NN: People get very angry. Some people can say it is a very anti-feminist message, but I think it’s a feminist message because we are talking about using a tool that you can use smartly. There are lots of realities. I’ve been reading The Broadsheet, and it is a hard world out there. Honing your skills is key, but part of that is presentation.
CF: Who are some powerful women whom you think hone their style successfully?
NN: Michelle [Obama] is so interesting with style. She is really the first to dress like the rest of the people who are style-conscious. She has a casual look. I personally love her style. She is not stiff, and it is not self-conscious. So many women look like they are wearing armor rather than clothing that moves with them and has an appropriate and comfortable look. I’m surprised by some women I see, even political people, with how out of sight they sometimes seem with style.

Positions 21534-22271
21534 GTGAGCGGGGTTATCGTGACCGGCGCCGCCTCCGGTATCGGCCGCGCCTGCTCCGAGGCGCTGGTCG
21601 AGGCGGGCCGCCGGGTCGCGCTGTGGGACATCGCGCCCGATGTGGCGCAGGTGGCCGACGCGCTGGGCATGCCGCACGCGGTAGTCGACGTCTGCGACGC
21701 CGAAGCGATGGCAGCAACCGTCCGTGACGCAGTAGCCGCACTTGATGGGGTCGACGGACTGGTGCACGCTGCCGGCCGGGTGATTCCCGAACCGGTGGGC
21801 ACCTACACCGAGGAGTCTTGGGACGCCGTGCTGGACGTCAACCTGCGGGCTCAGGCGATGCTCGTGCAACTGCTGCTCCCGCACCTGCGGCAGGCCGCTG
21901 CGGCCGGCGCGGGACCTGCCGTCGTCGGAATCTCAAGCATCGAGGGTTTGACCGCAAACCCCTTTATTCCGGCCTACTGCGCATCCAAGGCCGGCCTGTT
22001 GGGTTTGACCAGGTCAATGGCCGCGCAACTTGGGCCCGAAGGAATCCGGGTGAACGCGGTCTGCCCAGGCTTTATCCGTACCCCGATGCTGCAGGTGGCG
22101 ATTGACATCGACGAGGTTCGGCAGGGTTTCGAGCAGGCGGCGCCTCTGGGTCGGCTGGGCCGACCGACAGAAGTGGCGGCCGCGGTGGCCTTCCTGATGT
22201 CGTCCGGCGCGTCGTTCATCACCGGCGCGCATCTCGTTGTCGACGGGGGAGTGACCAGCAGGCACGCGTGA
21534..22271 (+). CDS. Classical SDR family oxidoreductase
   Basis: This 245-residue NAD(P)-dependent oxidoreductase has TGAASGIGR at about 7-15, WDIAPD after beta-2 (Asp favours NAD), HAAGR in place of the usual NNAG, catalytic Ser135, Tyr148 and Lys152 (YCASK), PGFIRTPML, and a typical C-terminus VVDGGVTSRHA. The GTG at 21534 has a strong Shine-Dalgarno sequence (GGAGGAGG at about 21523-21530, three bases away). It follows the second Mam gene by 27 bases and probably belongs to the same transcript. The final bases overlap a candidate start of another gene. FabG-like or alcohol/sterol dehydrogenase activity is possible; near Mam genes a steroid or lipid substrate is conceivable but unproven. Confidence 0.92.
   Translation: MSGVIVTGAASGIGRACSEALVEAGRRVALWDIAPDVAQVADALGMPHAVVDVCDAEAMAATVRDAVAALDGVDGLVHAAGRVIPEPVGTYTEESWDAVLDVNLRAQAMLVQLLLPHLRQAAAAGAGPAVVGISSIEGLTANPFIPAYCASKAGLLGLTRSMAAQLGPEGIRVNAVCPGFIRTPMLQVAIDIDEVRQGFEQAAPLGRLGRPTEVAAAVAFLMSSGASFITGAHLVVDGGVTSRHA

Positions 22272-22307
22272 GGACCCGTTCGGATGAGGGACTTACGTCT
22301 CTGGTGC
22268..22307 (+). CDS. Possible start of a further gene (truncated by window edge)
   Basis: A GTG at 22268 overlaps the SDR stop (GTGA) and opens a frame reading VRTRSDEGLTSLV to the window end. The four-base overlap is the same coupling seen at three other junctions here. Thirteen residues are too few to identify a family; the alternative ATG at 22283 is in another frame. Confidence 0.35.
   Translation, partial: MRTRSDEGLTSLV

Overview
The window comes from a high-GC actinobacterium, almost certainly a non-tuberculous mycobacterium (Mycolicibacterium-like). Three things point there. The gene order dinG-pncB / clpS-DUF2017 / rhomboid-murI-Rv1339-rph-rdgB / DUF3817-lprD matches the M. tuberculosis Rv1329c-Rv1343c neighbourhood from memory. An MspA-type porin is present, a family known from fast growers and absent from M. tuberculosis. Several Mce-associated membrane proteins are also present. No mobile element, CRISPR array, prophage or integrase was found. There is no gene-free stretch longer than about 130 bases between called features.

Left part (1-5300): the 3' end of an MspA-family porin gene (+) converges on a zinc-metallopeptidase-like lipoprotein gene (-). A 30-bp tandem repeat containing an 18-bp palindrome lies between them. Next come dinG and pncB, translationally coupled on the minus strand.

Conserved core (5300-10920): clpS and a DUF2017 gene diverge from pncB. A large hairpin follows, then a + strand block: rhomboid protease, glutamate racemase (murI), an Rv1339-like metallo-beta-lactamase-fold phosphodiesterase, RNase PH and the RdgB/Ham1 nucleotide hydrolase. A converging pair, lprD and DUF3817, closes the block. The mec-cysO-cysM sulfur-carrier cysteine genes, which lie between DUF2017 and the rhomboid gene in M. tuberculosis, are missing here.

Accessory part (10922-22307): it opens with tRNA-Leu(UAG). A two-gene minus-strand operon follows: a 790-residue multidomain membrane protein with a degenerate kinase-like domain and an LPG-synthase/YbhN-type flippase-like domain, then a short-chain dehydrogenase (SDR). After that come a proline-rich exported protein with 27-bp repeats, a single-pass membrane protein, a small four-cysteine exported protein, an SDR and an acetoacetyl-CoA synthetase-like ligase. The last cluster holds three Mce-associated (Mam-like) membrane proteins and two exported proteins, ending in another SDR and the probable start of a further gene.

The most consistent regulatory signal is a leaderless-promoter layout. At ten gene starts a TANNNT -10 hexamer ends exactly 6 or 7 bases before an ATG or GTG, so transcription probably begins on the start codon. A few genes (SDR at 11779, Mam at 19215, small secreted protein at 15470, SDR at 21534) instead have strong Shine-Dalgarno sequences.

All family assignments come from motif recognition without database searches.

Read the rest of our interview with Novogrod on Fortune.com.
IN CASE YOU MISSED IT
• Ray Rice: My actions were totally inexcusable. After months of silence, Baltimore Ravens running back Ray Rice finally spoke out about an incident, in which he knocked his then-fiancé unconscious. “That’s something I have to live with the rest of my life,” says Rice. The football player also talked about the pain he feels when thinking about the day he will have to explain what happened to his young daughter. ESPN
• Washington D.C. is the best city for women in business. When it comes to education, income and executive leadership, the nation’s capital is home to a significant number of the world’s most accomplished women, according to a 16-part study conducted by news outlet BizWomen. San Francisco, San Jose, Baltimore, Denver and New York City were also among the top cities for women business leaders. BizJournal
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With Obama, the glass ceiling has been broken with what (black) men can aspire to, and now we need to do the same for women and what women can aspire to. But that being said, I’m all about not having race as a factor. To me, it should just be about the best actor for the part. Who cares if the lead is an Asian male? If this is the best actor for that role, why does the role have to be indicative of a person’s ethnicity?Oscar-winning actress Octavia Spencer talks with The Daily Beast about the race factor in Hollywood.